Will the detritus from the Entwistle case never cease? An interesting thing happened on the way to summer last month. I haven’t yet talked about it here, but for some time I’ve wanted to. Here’s the background: The July 14 2008 edition of Massachusetts Lawyers Weekly, the paper of record for the legal profession in Massachusetts, featured a front page, above-the-fold story headlined “Post-Trial, Entwistle Team Fires Back At Lawyers Who Offered Commentary.” In that feature story, which was written from a sit-down interview with both Elliot Weinstein and Stephanie Page (Entwistle’s lawyers,) Weinstein and Page railed on about how fellow lawyers who served as media commentators (like me) essentially had no business doing so, and were seemingly aligned against them and their client in that sad and tragic case. In the Lawyers Weekly story, I was specifically mentioned among other legal media analysts, as being “shameful” and “uninformed” in my media analysis of this case.
Actually, the precise language used by Weinstein and Page in that story was even more histrionic than just those two words offered above. Excerpts of some of their comments will follow in a later post, but for the immediate, let me ask: Will these two lawyers ever cease complaining? It really is rather pathetic, in and of itself. Here are two talented criminal defense attorneys, who apparently felt (and may possibly still feel) the need to carry on like two professional victims. When I first developed this blog, I wanted it to be about more than reporting news and developments in Massachusetts criminal law and criminal practice, important as those functions are. I also wanted this blog to be an honest approach to both the theory and practice of criminal law, to peel back the complicated layers and show what really goes on in day-to-day practice. As much as possible, I don’t want to varnish things in this blog.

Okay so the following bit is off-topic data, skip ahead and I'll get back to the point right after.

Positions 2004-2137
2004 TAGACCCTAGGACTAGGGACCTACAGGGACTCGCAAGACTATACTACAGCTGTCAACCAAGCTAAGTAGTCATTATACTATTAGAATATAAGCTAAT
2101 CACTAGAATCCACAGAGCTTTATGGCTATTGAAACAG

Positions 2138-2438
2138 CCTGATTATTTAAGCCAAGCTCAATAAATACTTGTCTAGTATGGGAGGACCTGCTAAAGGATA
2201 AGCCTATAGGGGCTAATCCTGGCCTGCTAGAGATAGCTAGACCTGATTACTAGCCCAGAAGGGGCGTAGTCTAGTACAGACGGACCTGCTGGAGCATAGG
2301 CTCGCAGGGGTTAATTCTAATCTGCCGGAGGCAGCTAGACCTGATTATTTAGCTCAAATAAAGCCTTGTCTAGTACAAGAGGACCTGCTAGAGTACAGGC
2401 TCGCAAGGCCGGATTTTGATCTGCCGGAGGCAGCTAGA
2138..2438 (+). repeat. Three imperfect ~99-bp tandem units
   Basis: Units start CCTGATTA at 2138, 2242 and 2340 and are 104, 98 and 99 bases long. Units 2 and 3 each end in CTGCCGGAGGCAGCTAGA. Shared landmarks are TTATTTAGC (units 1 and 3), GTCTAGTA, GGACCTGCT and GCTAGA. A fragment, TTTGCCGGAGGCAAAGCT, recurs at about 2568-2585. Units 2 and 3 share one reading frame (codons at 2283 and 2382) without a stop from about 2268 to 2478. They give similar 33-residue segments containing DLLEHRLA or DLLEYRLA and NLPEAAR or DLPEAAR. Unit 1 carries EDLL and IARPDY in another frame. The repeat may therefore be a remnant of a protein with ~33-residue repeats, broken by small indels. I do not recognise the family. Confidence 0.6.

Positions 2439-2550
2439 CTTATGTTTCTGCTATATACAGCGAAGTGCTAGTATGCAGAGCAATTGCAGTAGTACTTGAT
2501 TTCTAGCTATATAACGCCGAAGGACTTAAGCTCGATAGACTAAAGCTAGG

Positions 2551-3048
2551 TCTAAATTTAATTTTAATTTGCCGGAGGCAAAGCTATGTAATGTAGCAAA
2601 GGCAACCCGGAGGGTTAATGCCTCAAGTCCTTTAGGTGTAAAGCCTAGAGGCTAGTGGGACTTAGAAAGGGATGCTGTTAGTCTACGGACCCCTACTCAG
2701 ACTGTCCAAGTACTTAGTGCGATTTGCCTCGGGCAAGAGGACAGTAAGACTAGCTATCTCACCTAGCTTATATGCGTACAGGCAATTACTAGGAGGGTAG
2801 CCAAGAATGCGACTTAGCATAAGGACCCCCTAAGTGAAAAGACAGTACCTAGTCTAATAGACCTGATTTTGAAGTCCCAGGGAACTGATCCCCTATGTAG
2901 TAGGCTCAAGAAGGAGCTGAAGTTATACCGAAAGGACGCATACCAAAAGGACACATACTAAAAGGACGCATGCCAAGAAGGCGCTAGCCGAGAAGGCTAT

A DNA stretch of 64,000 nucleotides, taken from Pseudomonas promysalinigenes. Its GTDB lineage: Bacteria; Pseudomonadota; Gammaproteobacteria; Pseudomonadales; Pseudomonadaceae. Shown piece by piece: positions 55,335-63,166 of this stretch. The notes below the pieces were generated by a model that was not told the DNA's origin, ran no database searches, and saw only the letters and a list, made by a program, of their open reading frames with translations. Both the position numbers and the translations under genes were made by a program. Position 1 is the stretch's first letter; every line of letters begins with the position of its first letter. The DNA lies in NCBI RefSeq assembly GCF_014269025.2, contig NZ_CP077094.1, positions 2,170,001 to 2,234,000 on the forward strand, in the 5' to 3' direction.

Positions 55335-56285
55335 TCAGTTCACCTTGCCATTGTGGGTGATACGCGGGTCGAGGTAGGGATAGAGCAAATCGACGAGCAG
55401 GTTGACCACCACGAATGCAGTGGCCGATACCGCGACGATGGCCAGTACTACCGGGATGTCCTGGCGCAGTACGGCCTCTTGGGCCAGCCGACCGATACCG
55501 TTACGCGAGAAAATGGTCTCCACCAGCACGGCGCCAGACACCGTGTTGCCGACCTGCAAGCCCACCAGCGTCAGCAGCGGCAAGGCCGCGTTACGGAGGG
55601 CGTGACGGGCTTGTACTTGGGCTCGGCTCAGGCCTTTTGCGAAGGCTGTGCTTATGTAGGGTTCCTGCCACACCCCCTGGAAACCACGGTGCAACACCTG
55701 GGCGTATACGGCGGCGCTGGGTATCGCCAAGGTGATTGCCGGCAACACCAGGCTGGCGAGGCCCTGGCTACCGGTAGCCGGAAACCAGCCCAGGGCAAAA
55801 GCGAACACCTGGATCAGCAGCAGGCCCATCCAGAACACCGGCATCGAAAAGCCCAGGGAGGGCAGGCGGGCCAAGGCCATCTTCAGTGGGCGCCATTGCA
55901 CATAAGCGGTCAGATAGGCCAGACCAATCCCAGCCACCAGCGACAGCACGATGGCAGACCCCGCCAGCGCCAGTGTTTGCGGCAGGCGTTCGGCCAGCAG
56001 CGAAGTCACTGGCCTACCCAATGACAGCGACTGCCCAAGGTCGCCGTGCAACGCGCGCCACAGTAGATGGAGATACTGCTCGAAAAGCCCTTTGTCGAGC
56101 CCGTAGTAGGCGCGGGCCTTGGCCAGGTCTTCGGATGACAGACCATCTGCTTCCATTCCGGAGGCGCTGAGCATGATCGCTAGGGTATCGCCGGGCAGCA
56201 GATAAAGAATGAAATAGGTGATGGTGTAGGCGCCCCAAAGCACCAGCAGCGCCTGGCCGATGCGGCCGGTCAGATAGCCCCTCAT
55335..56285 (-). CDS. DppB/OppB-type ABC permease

In that vein, that means admitting when things have gone wrong in a given situation – whether by me, my colleagues, or anyone else. It also means doing the best I can, in the best way I know how, and not looking for excuses or scapegoats if things don’t go my way. If I can do that, why can’t my colleagues Weinstein and Page? Why must they persist in whining and complaining when things here didn’t go their way? Why must they have pointed the finger of blame at others, effectively laying the cause for their defeat on other parties, instead of taking their licks, standing tall, and resolving to do the best they can with their appeal? Acting in the manner these two lawyers acted post-trial, not only diminishes their own reputations, it does not help the image of the average criminal defense attorney, either. I’m fully aware of how criminal defense attorneys can be perceived by many members of the general public, and very unfortunately, a lot of it isn’t flattering. Behavior like Weinstein’s and Page’ post trial behavior doesn’t help.
When many members of the public follow a high-profile trial like this, where the evidence against the defendant was overwhelming, they observe more than just televised proceedings and the verdict. When, after the defendant is convicted based on this overwhelming evidence, they watch the defendant’s attorneys stand in front of the press and state that the judge was unfair in some of her rulings (on the venue selection, at least,); that the jurors were unfair, that the media was unfair and biased; and that even some of their colleagues at the bar who served as media analysts were unfair to them in their commentary and analysis, this damages the images and reputations of all criminal defense attorneys. These two attorneys would have stood much taller had they simply, after the verdict, stated something along the general lines of “We disagree with the jury’s verdict, but we will proceed immediately with our appeal, with the same zeal with which we tried this case before this jury. We will argue our legal issues before the Supreme Judicial Court, and have no further comment.”
Unfortunately, that’s not what happened. More on what did happen, in my next post.